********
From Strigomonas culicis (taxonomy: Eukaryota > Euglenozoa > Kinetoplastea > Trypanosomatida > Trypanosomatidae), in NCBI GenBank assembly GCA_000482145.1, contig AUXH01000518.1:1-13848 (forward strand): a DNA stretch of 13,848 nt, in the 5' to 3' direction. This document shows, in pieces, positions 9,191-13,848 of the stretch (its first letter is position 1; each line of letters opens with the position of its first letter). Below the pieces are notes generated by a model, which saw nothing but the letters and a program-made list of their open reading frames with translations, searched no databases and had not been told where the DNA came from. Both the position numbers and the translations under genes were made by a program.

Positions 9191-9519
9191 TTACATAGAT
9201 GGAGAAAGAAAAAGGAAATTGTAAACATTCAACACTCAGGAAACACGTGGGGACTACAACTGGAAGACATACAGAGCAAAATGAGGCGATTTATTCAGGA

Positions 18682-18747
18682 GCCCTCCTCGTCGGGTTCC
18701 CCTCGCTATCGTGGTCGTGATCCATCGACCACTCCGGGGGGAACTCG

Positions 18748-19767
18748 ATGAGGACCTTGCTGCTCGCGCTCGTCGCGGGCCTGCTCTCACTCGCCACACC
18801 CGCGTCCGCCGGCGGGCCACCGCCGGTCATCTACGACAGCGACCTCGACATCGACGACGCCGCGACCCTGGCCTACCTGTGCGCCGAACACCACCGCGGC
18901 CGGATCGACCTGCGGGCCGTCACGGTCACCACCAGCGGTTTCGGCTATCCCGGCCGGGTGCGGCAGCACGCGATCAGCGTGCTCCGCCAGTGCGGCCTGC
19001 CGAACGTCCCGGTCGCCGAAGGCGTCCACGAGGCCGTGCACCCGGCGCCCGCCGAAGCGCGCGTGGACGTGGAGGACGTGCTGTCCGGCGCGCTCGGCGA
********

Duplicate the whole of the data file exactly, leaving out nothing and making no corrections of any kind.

From Strigomonas culicis (taxonomy: Eukaryota > Euglenozoa > Kinetoplastea > Trypanosomatida > Trypanosomatidae), in NCBI GenBank assembly GCA_000482145.1, contig AUXH01000518.1:1-13848 (forward strand): a DNA stretch of 13,848 nt, in the 5' to 3' direction. This document shows, in pieces, positions 9,191-13,848 of the stretch (its first letter is position 1; each line of letters opens with the position of its first letter). Below the pieces are notes generated by a model, which saw nothing but the letters and a program-made list of their open reading frames with translations, searched no databases and had not been told where the DNA came from. Both the position numbers and the translations under genes were made by a program.

Positions 9191-9519
9191 TTACATAGAT
9201 GGAGAAAGAAAAAGGAAATTGTAAACATTCAACACTCAGGAAACACGTGGGGACTACAACTGGAAGACATACAGAGCAAAATGAGGCGATTTATTCAGGA

Positions 18682-18747
18682 GCCCTCCTCGTCGGGTTCC
18701 CCTCGCTATCGTGGTCGTGATCCATCGACCACTCCGGGGGGAACTCG

Positions 18748-19767
18748 ATGAGGACCTTGCTGCTCGCGCTCGTCGCGGGCCTGCTCTCACTCGCCACACC
18801 CGCGTCCGCCGGCGGGCCACCGCCGGTCATCTACGACAGCGACCTCGACATCGACGACGCCGCGACCCTGGCCTACCTGTGCGCCGAACACCACCGCGGC
18901 CGGATCGACCTGCGGGCCGTCACGGTCACCACCAGCGGTTTCGGCTATCCCGGCCGGGTGCGGCAGCACGCGATCAGCGTGCTCCGCCAGTGCGGCCTGC
19001 CGAACGTCCCGGTCGCCGAAGGCGTCCACGAGGCCGTGCACCCGGCGCCCGCCGAAGCGCGCGTGGACGTGGAGGACGTGCTGTCCGGCGCGCTCGGCGA